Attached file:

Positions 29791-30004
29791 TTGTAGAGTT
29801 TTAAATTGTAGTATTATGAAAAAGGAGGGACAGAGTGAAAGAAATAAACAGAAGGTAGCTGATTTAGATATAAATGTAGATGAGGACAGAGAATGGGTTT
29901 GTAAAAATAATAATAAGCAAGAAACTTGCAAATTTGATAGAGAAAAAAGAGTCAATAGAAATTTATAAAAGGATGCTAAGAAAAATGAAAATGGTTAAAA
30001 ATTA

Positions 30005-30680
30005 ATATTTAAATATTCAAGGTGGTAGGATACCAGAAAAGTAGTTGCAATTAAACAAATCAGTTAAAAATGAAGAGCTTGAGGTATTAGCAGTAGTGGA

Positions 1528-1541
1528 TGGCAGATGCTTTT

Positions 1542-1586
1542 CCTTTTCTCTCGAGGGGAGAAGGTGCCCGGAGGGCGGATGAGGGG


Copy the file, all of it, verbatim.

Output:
Positions 29791-30004
29791 TTGTAGAGTT
29801 TTAAATTGTAGTATTATGAAAAAGGAGGGACAGAGTGAAAGAAATAAACAGAAGGTAGCTGATTTAGATATAAATGTAGATGAGGACAGAGAATGGGTTT
29901 GTAAAAATAATAATAAGCAAGAAACTTGCAAATTTGATAGAGAAAAAAGAGTCAATAGAAATTTATAAAAGGATGCTAAGAAAAATGAAAATGGTTAAAA
30001 ATTA

Positions 30005-30680
30005 ATATTTAAATATTCAAGGTGGTAGGATACCAGAAAAGTAGTTGCAATTAAACAAATCAGTTAAAAATGAAGAGCTTGAGGTATTAGCAGTAGTGGA

Positions 1528-1541
1528 TGGCAGATGCTTTT

Positions 1542-1586
1542 CCTTTTCTCTCGAGGGGAGAAGGTGCCCGGAGGGCGGATGAGGGG